The Coastal Conservation Initiative was a grassroots effort. My parents were among the thousands of volunteers who helped gather signatures to place the initiative on the ballot. The image above is the front of one of the original petition forms. It's a reminder that community members can prevail against seemingly insurmountable corporate-driven opposition, if enough people are passionate about passing legislation. The Coastal Act may be far from perfect, but it's the main reason there's still so much open space in Malibu. 

It’s a complicated document, and while everyone who lives in the Coastal Zone, or is interested in protecting our coastal resources, should read it—the entire document is available here, the heart of the act is legislation that protects public beach access and environmentally sensitive coastal habitat. Under the Coastal Act, the public has access to almost the entire California Coast below the mean high tide line. And, in many places where private homes line the beach,  “lateral easements” have been negotiated that allow beachgoers access to dry sand.

The beach side of the "Great Wall of Malibu" is a bewildering mix of lateral (dry sand) easements and fiercely guarded private beach, but the right for the public to use the beach below the mean high tide is part of California State law and applies to every inch of California's 1,100 miles of coastline. Only the military has the authority to prohibit access.
That may not sound like much to people used to having the beach for their backyard, but it was a major victory for public access. Much of New England, including Maine, with all of its famous seascapes and nautical history, does not have coastal access laws, and even historically important public easements can be placed off limit by private landowners, who control the entire intertidal zone down to the mean low tide line. Public access is limited to “fishing, fowling, and navagation.” 


Thanks to the Coastal Act, almost the entire California coast is accessible to the public. Above,  beachgoers take advantage of an extreme autumn low tide to explore the intertidal zone at Leo Carrillo State Park.

It’s true that parts of Malibu have been a longstanding battleground of access issues. One inventive billionaire on Carbon Beach installed fake garage doors to prevent the public from parking in front of the easement on his property; another put a hedge, a wall, an air conditioning unit, and a tennis court on property they agreed to deed as a vertical easement as a condition for receiving a Coastal Development Permit; and the Coastal Commission heard from two Malibu property owners in June who argued that the vertical easements on their properties had "expired," despite the fact the deeds run with the land in perpetuity. But things are things are improving. The Coastal Commission was recently granted the authority to levy fines on obstructive property owners, which may speed the removal of some obstacles.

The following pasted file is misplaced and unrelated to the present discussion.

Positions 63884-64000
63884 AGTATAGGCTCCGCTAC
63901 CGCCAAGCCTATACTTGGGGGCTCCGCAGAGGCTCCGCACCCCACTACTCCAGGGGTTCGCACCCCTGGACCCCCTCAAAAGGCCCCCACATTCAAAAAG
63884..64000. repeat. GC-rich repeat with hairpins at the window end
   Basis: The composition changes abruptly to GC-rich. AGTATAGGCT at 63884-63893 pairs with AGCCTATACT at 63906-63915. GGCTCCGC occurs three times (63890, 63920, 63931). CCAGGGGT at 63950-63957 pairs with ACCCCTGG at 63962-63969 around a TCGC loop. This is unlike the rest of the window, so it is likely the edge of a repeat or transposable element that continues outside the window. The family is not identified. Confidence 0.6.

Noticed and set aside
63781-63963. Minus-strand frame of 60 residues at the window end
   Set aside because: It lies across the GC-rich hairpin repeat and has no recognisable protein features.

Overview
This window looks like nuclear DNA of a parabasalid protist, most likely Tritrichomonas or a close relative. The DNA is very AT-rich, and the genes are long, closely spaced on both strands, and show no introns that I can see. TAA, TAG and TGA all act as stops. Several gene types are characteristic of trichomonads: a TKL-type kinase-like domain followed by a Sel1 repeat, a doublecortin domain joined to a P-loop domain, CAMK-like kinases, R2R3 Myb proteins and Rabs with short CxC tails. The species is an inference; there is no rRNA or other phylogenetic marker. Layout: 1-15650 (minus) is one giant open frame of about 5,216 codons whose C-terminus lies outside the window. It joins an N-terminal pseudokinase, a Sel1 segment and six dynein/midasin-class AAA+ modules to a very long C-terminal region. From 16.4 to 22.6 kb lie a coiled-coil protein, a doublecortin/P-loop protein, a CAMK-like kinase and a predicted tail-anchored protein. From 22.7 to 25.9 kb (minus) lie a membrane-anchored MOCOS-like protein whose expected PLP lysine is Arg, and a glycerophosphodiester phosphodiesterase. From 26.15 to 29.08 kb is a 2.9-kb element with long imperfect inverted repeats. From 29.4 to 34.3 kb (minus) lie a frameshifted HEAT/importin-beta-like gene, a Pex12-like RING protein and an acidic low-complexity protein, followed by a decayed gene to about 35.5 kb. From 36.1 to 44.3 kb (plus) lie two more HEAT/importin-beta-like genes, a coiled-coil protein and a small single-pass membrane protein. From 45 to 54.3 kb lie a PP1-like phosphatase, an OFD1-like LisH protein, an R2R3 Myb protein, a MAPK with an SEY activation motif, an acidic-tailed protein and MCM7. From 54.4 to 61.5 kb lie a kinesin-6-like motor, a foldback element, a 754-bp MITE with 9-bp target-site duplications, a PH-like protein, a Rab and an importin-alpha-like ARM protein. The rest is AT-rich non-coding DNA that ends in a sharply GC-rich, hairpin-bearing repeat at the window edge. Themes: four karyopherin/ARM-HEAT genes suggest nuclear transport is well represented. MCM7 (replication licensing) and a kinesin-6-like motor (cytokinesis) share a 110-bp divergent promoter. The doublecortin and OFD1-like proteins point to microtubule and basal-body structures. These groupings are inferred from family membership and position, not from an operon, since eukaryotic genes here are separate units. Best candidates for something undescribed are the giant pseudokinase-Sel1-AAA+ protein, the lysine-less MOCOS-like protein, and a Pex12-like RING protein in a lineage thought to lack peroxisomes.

Sea level rise is bound to complicate the mean high tide issue along house-lined local beaches. In this case, loss of sand appears to have pushed the mean high tide line all the way under the pylons of this Malibu Road house.

Warner Chabot, an environmental consultant and former CEO of the California League of Conservation Voters, said in a press release that of almost 2000 outstanding Coastal Act violations throughout the state, most involve blocking access, removing access signs or posting illegal and unauthorized “no parking” or “no beach access” signs.

Beaches with high density housing are inevitably the site of access issues. This photo shows cheek-to-jowl Malibu Road in the foreground and Corral Beach, with wide stretches of open space, in the background.

In eastern Malibu, Carbon Beach, Malibu Road (the Beach is officially named Amarillo Beach, but no one ever calls it that) and Escondido Beach remain a confusing patchwork of public and private sand—the City of Malibu map shown above details which is which, and Jenny Price’s app is also useful for sorting out where you can sit and were you can’t. Western Malibu, which has many of Los Angeles County’s most beautiful beaches, is much more welcoming, and offers miles of easy to access coastline with ample parking.